Despite an ambition to duplicate the BIGH model elsewhere in Belgium and Europe, and there being 60 hectares of rooftops in Brussels that could be used for food-growing urban greenhouses[xiii], BIGH has faced some challenges that limit its expansion. The greenhouse, and therefore rooftop, need to be big enough so that produce can be sold at an industrial scale in order to make a profit. BIGH farm is only just breaking even. Steven told us that in the future, BIGH farm would start to focus on growing aromatic herbs rather than trying to sell tomatoes to a saturated market. 

Eclo mushroom farm

Nearby BIGH, and under the site of Abbatoirs d’Anderlecht, are the Cureghem Cellars. Eclo mushroom farm, founded in 2016 and formerly named ‘Le Champignon de Bruxelles’, rents a third (about 3,000 m2) of this cellar space[xiv]. Eclo grows about 6 tons of king oyster, shiitake, black pearl, and nameko mushrooms each month. This produce is then sold to 300 organic stores and 160 restaurants in Belgium[xv].

Source: Gemma Drake

Eclo also adopts some principles of the circular economy. Eclo combines waste from organic beer production and industrial bakeries with wood pellets to make the substrate to grow mushrooms in.

Source: Gemma Drake

The mushrooms are grown in bags containing the substrate. The Eclo factory has various rooms with different temperatures and moisture levels to mimic the seasons. The bags are moved between the rooms during the different stages of mushroom growth. The mushrooms are then harvested directly from the bags. A question that was raised by many on the tour was on the sustainability of the substrate bags, which were made of disposable plastic.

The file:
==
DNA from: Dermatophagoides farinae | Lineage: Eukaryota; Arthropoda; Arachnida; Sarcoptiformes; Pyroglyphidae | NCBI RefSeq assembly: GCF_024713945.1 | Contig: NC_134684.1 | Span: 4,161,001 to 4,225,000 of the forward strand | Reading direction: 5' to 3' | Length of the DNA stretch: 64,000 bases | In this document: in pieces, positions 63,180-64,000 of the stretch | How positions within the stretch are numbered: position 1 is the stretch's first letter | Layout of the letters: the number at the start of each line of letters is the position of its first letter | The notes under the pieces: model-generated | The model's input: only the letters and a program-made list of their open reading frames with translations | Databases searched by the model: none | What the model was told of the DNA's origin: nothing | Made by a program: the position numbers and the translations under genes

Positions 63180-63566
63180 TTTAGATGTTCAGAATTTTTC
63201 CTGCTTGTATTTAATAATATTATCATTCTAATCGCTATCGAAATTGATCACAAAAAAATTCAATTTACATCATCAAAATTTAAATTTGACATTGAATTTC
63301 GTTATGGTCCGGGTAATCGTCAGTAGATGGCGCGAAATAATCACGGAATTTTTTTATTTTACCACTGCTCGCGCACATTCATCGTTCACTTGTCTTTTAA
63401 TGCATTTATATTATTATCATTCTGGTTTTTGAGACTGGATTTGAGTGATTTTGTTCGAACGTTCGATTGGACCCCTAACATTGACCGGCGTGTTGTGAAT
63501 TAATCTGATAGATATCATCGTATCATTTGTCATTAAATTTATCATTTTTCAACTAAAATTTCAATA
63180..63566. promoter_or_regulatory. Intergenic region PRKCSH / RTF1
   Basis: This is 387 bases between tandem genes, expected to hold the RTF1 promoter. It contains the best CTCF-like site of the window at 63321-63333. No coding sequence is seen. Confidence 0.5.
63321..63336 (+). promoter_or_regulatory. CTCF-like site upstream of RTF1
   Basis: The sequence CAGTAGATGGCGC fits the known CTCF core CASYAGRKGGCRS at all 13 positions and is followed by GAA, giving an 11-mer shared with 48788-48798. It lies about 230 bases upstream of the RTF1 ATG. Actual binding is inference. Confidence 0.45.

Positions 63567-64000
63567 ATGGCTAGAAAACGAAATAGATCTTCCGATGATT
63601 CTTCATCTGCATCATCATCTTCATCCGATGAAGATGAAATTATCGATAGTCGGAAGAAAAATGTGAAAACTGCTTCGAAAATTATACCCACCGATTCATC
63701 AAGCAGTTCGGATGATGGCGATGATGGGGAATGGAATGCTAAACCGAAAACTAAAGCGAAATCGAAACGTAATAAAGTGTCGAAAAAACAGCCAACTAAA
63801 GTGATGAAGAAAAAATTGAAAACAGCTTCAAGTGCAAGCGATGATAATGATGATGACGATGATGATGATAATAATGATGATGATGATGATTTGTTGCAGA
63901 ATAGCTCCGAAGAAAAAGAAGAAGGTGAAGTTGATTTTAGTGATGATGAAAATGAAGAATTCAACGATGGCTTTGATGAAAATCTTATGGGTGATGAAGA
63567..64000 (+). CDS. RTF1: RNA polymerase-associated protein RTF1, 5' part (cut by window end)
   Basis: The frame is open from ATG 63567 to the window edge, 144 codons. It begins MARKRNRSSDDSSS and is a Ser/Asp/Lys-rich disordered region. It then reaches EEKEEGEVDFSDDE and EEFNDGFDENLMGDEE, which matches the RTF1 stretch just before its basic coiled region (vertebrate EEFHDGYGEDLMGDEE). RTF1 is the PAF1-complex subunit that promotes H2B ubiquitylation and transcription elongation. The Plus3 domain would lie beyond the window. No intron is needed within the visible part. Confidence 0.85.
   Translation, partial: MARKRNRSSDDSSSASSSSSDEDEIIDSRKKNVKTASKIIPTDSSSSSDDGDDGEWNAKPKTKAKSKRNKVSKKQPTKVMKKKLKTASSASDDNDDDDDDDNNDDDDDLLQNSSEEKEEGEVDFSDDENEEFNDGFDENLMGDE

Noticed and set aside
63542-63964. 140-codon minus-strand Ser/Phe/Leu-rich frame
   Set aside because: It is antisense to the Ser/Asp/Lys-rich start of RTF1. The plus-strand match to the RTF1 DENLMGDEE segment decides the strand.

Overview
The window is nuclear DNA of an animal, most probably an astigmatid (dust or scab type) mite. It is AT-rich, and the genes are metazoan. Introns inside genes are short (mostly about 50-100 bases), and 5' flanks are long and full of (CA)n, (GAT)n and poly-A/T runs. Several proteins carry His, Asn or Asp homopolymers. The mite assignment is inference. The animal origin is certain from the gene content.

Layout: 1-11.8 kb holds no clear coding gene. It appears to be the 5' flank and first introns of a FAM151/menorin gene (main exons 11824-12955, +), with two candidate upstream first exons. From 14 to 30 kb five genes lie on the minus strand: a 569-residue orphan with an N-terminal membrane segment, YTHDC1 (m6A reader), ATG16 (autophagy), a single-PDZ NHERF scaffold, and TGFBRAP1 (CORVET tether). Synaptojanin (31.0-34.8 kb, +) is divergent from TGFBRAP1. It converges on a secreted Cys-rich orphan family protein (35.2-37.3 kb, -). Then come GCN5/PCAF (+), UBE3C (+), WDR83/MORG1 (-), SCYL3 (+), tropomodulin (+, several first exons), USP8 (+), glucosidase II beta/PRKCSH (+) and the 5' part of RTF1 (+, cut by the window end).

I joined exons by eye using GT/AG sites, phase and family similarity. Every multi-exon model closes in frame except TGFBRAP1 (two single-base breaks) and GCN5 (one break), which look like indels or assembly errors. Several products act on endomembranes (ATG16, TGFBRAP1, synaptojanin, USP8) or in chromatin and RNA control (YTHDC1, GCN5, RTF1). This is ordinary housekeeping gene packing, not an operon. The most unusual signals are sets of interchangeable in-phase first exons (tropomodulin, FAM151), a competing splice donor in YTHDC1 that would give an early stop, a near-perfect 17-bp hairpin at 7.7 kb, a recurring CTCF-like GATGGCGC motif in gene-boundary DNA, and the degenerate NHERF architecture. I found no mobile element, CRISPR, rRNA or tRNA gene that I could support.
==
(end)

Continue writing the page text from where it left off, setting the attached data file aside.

[i] United Nations- 68% of the World Population Projected to Live in Urban Areas by 2050, says UN

[ii] Zhong et al.- The Impact of urbanization on Urban Agriculture: Evidence from China 

[iii] FAO framework for the Urban Food Agenda

[iv] Steven Beckers- Aquaponics: A Positive Impact Circular Economy Approach to Feeding Cities

[v] BIGH- Welcome to BIGH

[vi] Ibid 

[vii] GroCycle- A Beginner’s Guide to Aquaponics

[viii] Steven Beckers- Aquaponics: A Positive Impact Circular Economy Approach to Feeding Cities

[ix] Ibid

[x] Ibid

[xi] Ibid

[xii] BIGH- Welcome to BIGH

[xiii] Steven Beckers- Aquaponics: A Positive Impact Circular Economy Approach to Feeding Cities 

[xiv] Eclo- ECLO Inaugurates its New Vertical Farm in Brussels

[xv] Ibid

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Gemma Drake
Research Analyst

Gemma recently graduated with a degree in International Development. She is currently studying for an MSc in Sustainable Urbanism, which examines urban planning and urban design through a sustainability lens. “I’m passionate about addressing sustainability challenges in a holistic and pragmatic way. Zero Carbon Academy's diverse range of services targets many of the areas that need support if we are to transition to a liveable future. I’m excited to see the impact that the Academy makes.”